Ontario's projected deficit will grow to a record $38.5 billion this year
TORONTO -- Ontario's projected deficit will grow to a record $38.5 billion this year, as the province takes a significant financial hit from the effects of COVID-19, forcing the government to increase its pandemic rescue package to $30 billion in 2020-2021.
The economic update is the first look at the impact of COVID-19 on Ontario's finances and how the government's initial pandemic spending plan assisted businesses and residents during the past five months.
During the height of the pandemic, with more than a million people out of work in Ontario, provincial tax revenues dropped by $10.7 billion, largely owing to declines in personal income and corporate tax revenue, as well as lower income from the gasoline and fuel tax.
However, the province's net decline in revenue comes in at $5.7 billion, thanks to $6.2 billion in transfers from the federal government.
At the same time the province's program spending saw a dramatic $13.1 billion increase, to a total of $30 billion, which includes:
- $2.4 billion for municipalities and transit (paired with $1.7 billion from the federal government as part of the Safe Restart agreement)
- $1.5 billion for the temporary pandemic pay program ($1.1 billion from the federal government, $424 million from the province)
- $610 million to purchase personal protective equipment for healthcare workers
- $218 million for Long-Term Care, to increase capacity in the sector during the pandemic, and protection for staff
- $176 million for to provide hydro users around-the-clock off-peak electricity prices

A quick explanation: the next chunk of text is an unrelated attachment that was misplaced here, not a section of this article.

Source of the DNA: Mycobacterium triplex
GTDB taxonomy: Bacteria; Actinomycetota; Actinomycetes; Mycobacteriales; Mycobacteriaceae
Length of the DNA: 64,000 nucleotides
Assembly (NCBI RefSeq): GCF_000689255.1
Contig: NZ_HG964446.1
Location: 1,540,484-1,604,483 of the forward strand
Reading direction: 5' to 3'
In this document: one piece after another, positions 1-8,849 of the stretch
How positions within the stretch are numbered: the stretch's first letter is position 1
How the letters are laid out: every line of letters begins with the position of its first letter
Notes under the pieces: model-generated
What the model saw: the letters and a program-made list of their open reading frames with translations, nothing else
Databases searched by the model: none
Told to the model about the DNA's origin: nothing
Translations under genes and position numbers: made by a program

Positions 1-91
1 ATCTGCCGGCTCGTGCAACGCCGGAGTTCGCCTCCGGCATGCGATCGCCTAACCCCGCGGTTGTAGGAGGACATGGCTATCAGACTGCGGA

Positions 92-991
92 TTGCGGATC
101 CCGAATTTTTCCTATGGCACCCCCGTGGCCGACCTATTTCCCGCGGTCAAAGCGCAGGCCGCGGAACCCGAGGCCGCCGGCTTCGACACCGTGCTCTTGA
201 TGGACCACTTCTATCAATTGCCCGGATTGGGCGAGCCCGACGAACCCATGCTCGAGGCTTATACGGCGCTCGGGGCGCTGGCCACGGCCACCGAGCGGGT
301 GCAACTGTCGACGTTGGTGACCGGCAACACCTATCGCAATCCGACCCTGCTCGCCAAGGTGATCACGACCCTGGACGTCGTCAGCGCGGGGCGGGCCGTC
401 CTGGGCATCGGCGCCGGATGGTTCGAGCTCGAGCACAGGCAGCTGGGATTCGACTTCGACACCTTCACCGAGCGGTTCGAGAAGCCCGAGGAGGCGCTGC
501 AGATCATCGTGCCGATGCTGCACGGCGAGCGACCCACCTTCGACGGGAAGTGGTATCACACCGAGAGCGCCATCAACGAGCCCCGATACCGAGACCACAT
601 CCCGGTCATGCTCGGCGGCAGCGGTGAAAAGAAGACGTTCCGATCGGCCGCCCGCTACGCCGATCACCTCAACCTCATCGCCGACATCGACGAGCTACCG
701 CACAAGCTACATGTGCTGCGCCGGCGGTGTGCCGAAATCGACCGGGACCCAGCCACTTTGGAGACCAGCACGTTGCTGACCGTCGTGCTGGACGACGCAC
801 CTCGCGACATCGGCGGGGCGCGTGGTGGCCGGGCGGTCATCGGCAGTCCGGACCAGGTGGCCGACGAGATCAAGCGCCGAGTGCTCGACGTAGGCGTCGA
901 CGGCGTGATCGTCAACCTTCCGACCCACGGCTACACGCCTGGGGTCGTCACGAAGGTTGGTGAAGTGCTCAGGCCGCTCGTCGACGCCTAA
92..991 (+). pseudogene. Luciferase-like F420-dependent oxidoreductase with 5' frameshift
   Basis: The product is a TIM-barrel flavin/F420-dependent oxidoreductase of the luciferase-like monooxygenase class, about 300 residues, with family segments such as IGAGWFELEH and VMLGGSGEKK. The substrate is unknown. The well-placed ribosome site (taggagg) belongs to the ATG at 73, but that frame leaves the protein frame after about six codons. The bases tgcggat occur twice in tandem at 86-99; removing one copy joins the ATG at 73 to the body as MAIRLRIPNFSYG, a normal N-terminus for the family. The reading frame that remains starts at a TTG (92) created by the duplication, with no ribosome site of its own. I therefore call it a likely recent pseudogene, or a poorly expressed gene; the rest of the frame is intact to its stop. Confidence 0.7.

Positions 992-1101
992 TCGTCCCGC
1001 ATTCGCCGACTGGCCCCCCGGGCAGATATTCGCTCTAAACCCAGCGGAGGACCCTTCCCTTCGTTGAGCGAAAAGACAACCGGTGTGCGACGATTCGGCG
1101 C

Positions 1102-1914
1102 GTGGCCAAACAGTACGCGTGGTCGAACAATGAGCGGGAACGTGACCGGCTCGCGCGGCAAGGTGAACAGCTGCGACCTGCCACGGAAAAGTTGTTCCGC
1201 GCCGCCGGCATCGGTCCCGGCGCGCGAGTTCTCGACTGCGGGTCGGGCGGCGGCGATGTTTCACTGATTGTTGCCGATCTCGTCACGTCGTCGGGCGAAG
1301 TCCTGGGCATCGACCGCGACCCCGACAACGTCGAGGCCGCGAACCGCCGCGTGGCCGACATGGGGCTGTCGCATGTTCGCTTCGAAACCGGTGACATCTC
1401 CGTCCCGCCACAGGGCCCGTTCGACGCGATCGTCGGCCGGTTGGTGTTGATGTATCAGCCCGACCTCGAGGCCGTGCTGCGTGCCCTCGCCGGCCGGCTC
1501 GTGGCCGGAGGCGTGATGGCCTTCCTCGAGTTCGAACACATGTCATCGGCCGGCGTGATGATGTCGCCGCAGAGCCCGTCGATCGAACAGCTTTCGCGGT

- $241 million contribution for the Canada Emergency Commercial Rent Assistance program for small businesses
Ontario's economy is expected to a significant hit in 2020 with Gross Domestic Product (GDP) expected to decline by 6.6 per cent, which is "the largest annual real GDP decline on record."
The province also said the pace the of economic recover "cannot be predicted with certainty" even as the pandemic related restrictions have been eased.
One of the reasons behind a slower-than-expected recovery, the government said, is the high infection rate in the United States which could impact exports, supply chains and consumer confidence.
To help businesses deal with the extended closures the province is extending its tax deferral policy for another month, giving businesses until October 1, 2020 to pay their taxes.
The government says the exemptions would apply to: Employer Health tax; Tobacco tax; Fuel tax; Gas tax; Beer, Wine and Spirits tax; Mining tax; Insurance Premium tax; International Fuel Tax and the Race Tracks tax.
The government's next fiscal update will come in November during a multi-year budget to be delivered by Finance Minister Rod Phillips.